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The association between body composition changes following cardiac rehabilitation and major adverse cardiovascular events: a community based study

Session Young Investigator Award 3 - Secondary prevention and rehabilitation Section

Speaker Doctor Jose R Medina-Inojosa

Event : ESC Preventive Cardiology (Formerly EuroPrevent) 2019

  • Topic : preventive cardiology
  • Sub-topic : Secondary Prevention
  • Session type : Young Investigator Award Abstracts

Authors : J R Medina-Inojosa (Rochester,US), I Barillas (Rochester,US), JR Smith (Rochester,US), TP Olson (Rochester,US), D Yaoshan (Rochester,US), F Lopez-Jimenez (Rochester,US), M Bonikowske (Rochester,US)

Authors:
J R Medina-Inojosa1 , I Barillas1 , JR Smith1 , TP Olson1 , D Yaoshan1 , F Lopez-Jimenez1 , M Bonikowske1 , 1Mayo Clinic - Rochester - United States of America ,

Topic(s):
Secondary Prevention

Purpose: Cardiac rehabilitation (CR) reduces major cardiovascular events (MACE). The association between body composition changes following CR participation and MACE has not been extensively studied.

Methods: We included consecutive CR patients that underwent dual energy x-ray absorptiometry (DXA) before and after CR from 2014 to 2018. Clinical and DXA information were extracted from the medical record and passive follow-up was performed using a record linkage system for the composite outcome of MACE, that included acute coronary syndromes, coronary revascularization, stroke, arrhythmias that warranted in hospital management or death from any cause. The association between body fat percentage (BF%) loss (defined as any reduction in BF% after CR) and muscle gain (defined as any increase in lean mass (kg) after CR) with MACE was assessed with Kaplan-Meier curves and Cox-proportional hazard models that adjusted for potential confounders.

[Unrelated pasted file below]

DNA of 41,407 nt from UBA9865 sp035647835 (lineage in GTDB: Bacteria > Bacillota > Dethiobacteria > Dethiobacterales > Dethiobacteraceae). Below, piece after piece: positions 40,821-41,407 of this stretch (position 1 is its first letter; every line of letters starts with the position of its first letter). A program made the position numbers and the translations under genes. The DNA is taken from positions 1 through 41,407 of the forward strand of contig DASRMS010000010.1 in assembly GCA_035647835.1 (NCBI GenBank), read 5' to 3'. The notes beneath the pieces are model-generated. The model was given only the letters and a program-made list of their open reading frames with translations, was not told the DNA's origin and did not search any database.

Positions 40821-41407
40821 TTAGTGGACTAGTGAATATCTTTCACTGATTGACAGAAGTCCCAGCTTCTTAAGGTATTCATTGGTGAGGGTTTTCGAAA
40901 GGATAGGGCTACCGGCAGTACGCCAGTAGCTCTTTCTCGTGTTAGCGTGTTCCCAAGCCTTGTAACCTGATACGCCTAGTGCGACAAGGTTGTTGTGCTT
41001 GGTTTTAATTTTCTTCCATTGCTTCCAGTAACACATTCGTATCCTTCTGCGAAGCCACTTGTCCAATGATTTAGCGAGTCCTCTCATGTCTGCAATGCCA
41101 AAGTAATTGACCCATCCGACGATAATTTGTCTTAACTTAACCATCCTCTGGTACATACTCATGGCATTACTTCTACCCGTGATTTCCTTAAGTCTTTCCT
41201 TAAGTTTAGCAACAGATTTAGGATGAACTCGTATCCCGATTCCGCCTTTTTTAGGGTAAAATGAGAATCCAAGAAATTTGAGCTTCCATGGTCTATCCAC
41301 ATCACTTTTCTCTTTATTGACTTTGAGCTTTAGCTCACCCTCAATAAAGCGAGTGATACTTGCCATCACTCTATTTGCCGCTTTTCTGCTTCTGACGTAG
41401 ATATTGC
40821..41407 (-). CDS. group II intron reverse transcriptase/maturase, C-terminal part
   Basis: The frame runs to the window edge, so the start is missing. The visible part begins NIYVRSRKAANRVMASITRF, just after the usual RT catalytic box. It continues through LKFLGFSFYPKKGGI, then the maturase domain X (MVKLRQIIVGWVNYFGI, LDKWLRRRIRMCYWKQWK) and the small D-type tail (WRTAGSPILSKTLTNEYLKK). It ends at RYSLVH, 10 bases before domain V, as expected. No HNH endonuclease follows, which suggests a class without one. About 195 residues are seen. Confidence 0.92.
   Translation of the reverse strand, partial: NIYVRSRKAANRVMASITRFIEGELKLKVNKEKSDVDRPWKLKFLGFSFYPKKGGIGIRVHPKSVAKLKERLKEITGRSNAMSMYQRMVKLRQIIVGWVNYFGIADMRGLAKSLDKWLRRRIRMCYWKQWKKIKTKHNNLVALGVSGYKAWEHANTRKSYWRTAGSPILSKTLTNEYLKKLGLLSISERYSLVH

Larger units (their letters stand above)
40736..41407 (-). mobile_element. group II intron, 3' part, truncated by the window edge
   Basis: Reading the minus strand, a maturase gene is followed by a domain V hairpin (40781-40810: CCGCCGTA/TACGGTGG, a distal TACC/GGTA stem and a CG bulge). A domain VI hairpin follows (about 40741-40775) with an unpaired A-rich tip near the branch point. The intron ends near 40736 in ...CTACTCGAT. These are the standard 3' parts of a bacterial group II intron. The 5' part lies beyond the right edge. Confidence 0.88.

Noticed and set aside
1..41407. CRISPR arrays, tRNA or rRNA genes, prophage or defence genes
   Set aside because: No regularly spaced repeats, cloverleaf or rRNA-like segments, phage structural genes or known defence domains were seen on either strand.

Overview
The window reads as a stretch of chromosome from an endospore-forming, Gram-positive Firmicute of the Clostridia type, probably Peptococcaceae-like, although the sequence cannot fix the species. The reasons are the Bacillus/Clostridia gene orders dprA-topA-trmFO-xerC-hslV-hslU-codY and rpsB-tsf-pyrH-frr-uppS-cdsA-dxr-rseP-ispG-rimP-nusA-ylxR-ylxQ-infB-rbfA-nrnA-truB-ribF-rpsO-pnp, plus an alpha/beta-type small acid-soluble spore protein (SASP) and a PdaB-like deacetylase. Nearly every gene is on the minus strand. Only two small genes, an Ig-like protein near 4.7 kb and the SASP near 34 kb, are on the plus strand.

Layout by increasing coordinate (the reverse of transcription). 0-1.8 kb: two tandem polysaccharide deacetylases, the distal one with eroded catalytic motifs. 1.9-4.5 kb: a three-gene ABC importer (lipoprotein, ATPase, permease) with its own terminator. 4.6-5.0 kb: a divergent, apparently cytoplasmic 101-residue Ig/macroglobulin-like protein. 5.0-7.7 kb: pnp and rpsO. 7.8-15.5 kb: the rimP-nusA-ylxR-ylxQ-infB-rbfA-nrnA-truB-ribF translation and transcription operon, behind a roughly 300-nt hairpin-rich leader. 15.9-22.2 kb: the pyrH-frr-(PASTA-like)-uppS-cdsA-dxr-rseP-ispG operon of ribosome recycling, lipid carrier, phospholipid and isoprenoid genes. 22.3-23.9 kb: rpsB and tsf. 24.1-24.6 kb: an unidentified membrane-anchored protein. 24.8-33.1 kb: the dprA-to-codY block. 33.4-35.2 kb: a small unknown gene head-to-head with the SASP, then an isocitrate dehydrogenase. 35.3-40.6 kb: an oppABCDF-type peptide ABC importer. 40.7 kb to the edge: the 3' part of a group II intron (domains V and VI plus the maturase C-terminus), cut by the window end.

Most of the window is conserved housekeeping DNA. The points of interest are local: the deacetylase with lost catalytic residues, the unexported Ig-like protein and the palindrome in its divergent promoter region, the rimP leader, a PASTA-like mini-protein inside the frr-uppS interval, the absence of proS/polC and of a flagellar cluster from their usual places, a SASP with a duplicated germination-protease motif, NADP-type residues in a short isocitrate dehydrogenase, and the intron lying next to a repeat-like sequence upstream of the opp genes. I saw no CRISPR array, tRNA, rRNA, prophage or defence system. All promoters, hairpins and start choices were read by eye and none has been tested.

Results: Among 288 patients (71% male), mean±SD age was 64.4±13.8 years, and completed 33 (IQR 14-36) CR sessions, 189 (66%) reduced BF% and 172 (60%) gained muscle. Mean BF% change was -2.1±1.51% and 1.20±1.25%, in reducers vs not, respectively. A total of 172 (59%) improved lean muscle mass (kg), change was 1.6±1.46kg and -1.6±1.81kg in gainers vs not, respectively. A total of 32 (11%) events occurred over a median follow-up of 2.05±0.73 years. Body fat % reduction during CR was not associated with MACE (HR=0.64 95%CI, 0.31-1.31, p=0.2, see Figure 1-A). However, the risk of MACE was reduced in those that gained muscle during CR (HR=0.43, 95%CI, 0.21-0.88, p=0.02), when compared to those that did not, see Figure 1-B. This remained constant after adjusting for age and sex (HR=0.46, 95%CI, 0.22-0.93, p=0.03) and was independent of age, sex, body mass index, CR sessions, hypertension and dyslipidemia (HR=0.43, 95%CI, 0.20-0.89, p=0.02)

Conclusions: In patients participating in CR, muscle gain, not fat loss was associated with a reduction in MACE events. These results highlight the importance of body composition assessment in CR and suggest an increased importance of gaining lean mass through strength training or other aerobic/anaerobic muscle developing exercises.

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